The ROI of privacy seals

Computerworld (U.S.)

We’ve all seen them – the green Truste images, the BBBOnLine padlocks and a host of other privacy and security seals. More than 2,000 companies are paying up to US$13,000 per year to display these logos on their Web sites.

But do they pay off?

If the Internet is key to your company’s future growth strategy, then you need them to pay off.

Poll after poll says the top reason people don’t spend more online is that they’re afraid their credit card numbers will be stolen. Visa and MasterCard say they’ll reimburse any fraudulent charges, but so far this doesn’t seem to be enough for consumers. Web users either don’t know about this promise, don’t believe it or don’t want the hassle of having to seek a reimbursement.

The big question is, do privacy seals give these worried customers the assurance they need to type in their charge-card information? Will their added sales justify the cost of the seals? Use this checklist to find the answers for your company:

Are we like the companies that already have seals? If you’re a world-class e-commerce site, the answer is yes. Almost half of the 50 most-visited Web sites, by my count, display some type of privacy seal. If you hope to be a major technology company, the answer is also affirmative. Of the 14 IT firms in the Fortune 100, 10 display a privacy seal.

Which seal is best? If you need a privacy seal, either of the two market leaders will do. Truste has the highest market share among the seals, listing 1,374 Web sites, compared with BBBOnLine’s 701. Truste has nearly a two-to-one edge over BBBOnLine among the top 50 Web sites and a three-to-two edge among the Fortune 100. That said, the Better Business Bureau, with its 91-year history, has higher name recognition among Internet users (93 per cent) than six-year-old Truste, which claims a 69 per cent rate.

What will it cost us for a seal? Both Truste and BBBOnLine charge an annual fee based on your yearly revenue. With Truste, companies bringing in less than US$5 million are charged US$599, while those grossing over US$2 billion must pay US$12,999. The pain is less with the BBB: Small companies are charged US$200, while those grossing over US$2 billion pay US$7,000.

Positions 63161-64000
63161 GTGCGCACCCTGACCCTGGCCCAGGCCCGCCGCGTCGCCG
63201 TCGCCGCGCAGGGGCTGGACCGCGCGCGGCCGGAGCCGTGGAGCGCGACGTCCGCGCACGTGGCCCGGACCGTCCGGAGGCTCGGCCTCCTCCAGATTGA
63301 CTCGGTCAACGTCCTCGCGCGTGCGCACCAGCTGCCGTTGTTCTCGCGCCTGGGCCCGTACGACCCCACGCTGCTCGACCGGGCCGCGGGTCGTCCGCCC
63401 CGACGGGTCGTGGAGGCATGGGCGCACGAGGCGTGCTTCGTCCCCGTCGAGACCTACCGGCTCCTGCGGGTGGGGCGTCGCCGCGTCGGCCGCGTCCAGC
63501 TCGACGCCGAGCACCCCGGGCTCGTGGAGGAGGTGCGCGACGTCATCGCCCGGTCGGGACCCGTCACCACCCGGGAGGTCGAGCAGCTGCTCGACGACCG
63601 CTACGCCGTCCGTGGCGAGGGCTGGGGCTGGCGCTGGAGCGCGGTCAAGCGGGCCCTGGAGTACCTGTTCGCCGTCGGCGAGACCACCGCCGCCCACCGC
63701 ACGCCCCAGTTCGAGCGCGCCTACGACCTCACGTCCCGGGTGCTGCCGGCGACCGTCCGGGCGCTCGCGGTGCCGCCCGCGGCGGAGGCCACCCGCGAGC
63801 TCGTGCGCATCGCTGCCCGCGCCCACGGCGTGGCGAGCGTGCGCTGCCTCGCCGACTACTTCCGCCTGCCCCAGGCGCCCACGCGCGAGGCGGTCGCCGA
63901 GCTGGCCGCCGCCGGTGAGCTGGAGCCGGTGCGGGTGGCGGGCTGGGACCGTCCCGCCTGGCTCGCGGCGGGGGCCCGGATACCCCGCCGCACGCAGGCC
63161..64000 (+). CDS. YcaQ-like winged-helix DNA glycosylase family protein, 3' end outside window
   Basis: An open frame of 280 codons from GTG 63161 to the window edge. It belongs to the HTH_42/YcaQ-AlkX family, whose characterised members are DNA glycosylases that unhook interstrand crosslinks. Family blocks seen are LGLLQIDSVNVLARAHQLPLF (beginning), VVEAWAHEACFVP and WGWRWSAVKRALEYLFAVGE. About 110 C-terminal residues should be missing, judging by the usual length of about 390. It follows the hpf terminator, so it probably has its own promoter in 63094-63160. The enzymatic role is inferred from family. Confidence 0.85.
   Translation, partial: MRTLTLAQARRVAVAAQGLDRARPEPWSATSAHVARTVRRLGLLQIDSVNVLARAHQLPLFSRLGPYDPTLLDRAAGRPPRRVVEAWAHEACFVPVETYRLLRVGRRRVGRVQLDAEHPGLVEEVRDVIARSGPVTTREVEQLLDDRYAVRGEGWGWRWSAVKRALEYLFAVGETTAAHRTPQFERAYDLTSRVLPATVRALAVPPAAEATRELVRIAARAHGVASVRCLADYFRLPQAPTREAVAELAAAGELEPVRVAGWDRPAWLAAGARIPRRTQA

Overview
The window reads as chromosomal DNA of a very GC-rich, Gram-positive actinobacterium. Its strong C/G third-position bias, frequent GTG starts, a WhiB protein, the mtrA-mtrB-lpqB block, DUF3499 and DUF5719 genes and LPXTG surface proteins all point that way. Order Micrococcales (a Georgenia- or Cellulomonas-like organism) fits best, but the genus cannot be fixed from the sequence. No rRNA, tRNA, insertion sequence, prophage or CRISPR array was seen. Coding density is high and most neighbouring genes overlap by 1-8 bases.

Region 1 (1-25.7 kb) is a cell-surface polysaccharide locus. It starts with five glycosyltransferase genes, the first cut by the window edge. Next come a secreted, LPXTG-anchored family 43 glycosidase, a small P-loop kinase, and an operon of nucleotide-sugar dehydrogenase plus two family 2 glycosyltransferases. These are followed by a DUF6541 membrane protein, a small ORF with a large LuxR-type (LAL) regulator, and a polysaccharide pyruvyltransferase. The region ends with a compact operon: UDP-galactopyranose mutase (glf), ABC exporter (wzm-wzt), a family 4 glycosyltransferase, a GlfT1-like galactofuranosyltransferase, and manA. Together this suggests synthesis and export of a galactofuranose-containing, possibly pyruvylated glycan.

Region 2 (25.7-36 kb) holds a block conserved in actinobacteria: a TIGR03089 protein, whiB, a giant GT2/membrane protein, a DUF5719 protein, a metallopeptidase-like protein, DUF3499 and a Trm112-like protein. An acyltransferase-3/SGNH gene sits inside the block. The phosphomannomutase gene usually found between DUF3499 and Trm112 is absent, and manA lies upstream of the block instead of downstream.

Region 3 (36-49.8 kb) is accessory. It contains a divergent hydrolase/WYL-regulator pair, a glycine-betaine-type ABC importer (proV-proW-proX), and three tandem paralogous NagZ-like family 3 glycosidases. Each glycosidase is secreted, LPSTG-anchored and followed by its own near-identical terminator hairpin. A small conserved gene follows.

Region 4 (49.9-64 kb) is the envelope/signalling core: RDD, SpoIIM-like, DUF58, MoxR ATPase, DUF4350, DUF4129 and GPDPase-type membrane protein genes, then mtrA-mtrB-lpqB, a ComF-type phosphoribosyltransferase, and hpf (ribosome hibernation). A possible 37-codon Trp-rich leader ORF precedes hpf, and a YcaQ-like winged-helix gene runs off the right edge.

What is required to qualify for a seal? Applying for a privacy seal will require internal staff time to complete the paperwork and assure that your company meets the seal standards. You’ll need to post a privacy policy that conforms to the seal’s standards. And you’ll need to provide your customers with a way to opt out of direct marketing and having their information sold to third parties, as well as a way to access their information and file complaints.

What return can we expect? If you’re a large corporation and your average Internet transaction nets you US$10 in profit, you’ll need your privacy seal to add as many as 125 more sales per month to make it a worthwhile investment. If you’re a small company, you’ll need only a few extra sales per month to pay for your fee. A sample of small clients of ScanAlert, an emerging security seal provider, attributes Internet sales increases of 10 per cent to 33 per cent to that seal’s placement.

What’s my recommendation? If you’re a small business with online ambitions, this is an easy call. A privacy seal will pay for itself many times over. If you’re a major corporation doing any level of online sales, you may also be leaving money on the table if you lack a privacy seal.

Consider conducting a trial run: Make a one-year commitment to maintaining a seal. Split your Web traffic in two, with only half of your traffic viewing the seal. By comparing the sales from the two versions of your site, you’ll have hard proof of whether a seal will be a long-term winner for your business.

Looking over the horizon, your return will be higher if more online consumers come to trust the privacy seals. This may depend on the seals raising their standards – and your requirements – over time. Privacy purists deride Truste and the BBB for not holding companies to a higher level of privacy and for not being more aggressive in their enforcement.

Critics aside, everybody wins if the seal programs are a success. Seal members will do more to protect customer privacy, and online shoppers will have less to worry about when they click Submit.

Jay Cline manages data privacy at Carlson Companies Inc., a Minneapolis-based group of businesses in the travel, hospitality and marketing industries. Contact him at [email protected].

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